Others aren?t swallowing Bush?s spin either. Several national figures, including Rep. Diana DeGette (D-Colo.) and Sen. Edward Kennedy (D-Mass.) have written letters to Health and Human Services Secretary Tommy Thomson and leaders at the National Institute of Health (NIH), respectively. DeGette outlined 10 questions on the specific condition and ownership of the stem-cell lines. Kennedy demanded a response from NIH regarding similar concerns.
During Clinton?s presidency, spin-doctors made Olympian advances in evading the straight truth, “by chiding the press, browbeating reporters, referring inquiries to lawyers who will not comment or just plain changing the subject,” said Washington Post media critic Howard Kurtz. Bush cannot eschew the stem cell 60 line conundrum with such anachronistic techniques.
Even with an entire White House office?the Department of Communication?dedicated to producing and managing spin, Bush cannot evade the validity of scientists? concerns. Until the existence of all 60 stem-cell lines is confirmed, it looks as if Bush has spun himself an excruciatingly tangled web.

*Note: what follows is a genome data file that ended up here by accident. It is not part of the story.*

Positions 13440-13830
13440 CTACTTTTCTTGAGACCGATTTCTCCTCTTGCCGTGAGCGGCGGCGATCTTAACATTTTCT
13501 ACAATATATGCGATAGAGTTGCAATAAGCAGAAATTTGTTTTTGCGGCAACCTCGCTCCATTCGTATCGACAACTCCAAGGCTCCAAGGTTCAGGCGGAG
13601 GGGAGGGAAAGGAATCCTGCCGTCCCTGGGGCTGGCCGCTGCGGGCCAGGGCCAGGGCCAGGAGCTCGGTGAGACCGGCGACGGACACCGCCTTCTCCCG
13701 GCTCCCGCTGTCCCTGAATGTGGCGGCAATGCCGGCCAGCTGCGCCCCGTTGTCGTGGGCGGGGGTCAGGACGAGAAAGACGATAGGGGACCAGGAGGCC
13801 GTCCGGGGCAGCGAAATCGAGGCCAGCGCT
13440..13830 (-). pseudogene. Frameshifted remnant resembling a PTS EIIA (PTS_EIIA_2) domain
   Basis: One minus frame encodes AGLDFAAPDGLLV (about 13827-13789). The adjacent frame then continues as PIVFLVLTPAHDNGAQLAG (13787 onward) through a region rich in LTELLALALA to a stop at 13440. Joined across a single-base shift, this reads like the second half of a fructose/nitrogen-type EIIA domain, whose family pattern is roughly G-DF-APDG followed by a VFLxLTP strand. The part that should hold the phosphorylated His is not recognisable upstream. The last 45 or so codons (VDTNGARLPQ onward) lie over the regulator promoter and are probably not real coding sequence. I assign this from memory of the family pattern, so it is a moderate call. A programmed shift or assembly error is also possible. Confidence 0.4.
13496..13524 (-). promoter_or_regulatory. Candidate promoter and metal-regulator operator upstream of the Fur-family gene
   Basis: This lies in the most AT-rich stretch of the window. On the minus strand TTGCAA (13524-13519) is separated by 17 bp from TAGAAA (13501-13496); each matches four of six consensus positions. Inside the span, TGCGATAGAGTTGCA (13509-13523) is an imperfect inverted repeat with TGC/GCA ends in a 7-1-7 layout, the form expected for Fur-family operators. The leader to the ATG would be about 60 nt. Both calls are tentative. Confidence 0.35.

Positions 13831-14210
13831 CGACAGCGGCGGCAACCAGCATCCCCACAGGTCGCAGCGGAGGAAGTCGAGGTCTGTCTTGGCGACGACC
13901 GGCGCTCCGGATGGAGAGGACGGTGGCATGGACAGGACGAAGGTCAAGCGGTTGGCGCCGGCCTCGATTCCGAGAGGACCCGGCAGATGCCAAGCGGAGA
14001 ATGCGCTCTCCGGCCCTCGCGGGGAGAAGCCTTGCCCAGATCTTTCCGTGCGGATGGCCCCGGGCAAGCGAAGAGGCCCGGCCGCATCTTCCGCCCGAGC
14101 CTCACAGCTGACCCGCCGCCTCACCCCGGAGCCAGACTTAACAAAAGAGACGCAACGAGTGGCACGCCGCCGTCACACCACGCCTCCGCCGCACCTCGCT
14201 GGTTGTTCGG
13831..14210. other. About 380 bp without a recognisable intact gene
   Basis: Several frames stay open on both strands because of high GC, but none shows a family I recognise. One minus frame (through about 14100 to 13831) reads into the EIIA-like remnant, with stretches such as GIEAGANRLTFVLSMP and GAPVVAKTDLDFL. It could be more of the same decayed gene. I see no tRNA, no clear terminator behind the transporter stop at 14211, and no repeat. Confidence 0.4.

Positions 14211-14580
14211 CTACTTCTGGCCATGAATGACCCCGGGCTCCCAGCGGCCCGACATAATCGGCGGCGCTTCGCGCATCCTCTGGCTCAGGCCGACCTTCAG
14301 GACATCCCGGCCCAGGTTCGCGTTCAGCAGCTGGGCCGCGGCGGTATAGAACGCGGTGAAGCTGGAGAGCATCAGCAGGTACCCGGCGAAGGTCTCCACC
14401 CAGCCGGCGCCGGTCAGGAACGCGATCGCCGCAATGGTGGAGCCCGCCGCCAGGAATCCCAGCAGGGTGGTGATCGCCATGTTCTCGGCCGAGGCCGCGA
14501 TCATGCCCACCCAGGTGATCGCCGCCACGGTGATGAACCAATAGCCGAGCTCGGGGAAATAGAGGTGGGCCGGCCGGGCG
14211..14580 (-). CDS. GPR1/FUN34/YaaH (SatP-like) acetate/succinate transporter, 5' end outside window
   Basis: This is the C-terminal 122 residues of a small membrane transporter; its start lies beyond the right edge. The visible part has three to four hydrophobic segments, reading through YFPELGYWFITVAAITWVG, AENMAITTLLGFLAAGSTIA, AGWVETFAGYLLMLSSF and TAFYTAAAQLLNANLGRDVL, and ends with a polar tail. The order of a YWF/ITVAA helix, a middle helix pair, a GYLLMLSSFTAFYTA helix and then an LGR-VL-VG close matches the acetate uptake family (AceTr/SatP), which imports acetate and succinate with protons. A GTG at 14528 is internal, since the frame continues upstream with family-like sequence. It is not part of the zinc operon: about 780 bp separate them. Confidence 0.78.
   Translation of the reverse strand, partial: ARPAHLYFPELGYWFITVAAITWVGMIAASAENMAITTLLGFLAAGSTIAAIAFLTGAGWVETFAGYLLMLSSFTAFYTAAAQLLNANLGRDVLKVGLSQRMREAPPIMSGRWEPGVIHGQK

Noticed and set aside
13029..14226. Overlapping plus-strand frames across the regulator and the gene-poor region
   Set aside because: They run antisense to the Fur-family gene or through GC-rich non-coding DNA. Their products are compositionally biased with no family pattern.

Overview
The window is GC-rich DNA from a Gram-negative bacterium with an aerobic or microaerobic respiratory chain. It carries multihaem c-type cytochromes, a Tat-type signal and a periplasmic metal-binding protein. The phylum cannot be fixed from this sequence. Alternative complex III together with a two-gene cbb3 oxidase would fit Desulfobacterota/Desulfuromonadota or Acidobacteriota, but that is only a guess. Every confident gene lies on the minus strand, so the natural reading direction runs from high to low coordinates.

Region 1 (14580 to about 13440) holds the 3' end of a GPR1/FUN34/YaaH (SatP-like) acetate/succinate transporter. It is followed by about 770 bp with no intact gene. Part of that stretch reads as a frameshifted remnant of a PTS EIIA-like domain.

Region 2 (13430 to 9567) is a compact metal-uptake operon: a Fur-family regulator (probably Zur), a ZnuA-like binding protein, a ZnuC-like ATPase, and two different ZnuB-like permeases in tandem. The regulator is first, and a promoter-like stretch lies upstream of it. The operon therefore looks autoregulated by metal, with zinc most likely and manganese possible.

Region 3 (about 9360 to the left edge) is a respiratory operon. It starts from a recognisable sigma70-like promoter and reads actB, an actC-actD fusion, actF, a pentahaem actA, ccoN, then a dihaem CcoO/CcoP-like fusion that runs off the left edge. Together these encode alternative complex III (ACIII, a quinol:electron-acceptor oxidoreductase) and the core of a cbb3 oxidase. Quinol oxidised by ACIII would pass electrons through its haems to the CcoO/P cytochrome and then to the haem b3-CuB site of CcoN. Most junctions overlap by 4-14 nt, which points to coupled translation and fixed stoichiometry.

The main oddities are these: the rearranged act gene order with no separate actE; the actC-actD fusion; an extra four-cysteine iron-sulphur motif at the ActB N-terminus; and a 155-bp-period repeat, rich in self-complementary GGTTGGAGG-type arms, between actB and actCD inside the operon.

Spinning even its own moniker, the White House?s Department of Communication has been working double time over the past decade to develop new spin strategies. In this age of ever-proliferating peeping-Tom coverage, reporters climb over, drill holes through and generally destroy traditional reporting roadblocks.
However, the Spin Office, I mean, Communication Office, has developed fail-safe tactics that effectively keep the cork on news the White House doesn?t want reporters to use.
For instance, White House spinners don?t allow scandalous stories to break on the television. By not confirming the validity of a story until the reporter?s deadline passes, press aids have almost complete reign over information. If reporters choose to air the story anyway, they risk their entire professional career.
What?s unfortunate is that, for decades, the White House has lassoed typically trusted figures into their spin savvy corral. The White House has courted physicians in order to convince the public of the physical well being of our nation?s highest ranking representatives.
For over a decade, Franklin Delano Roosevelt, with the aid of doctors and the secret service, spun his paralysis. The spin team masked the severity of FDR?s disability from millions of potential voters with deceptive statements about his health, in addition to tall podiums with camouflaged railings to create a mirage of FDR?s mobility. He relied, literally, on family and friends for support while approaching venues and posing for photographs.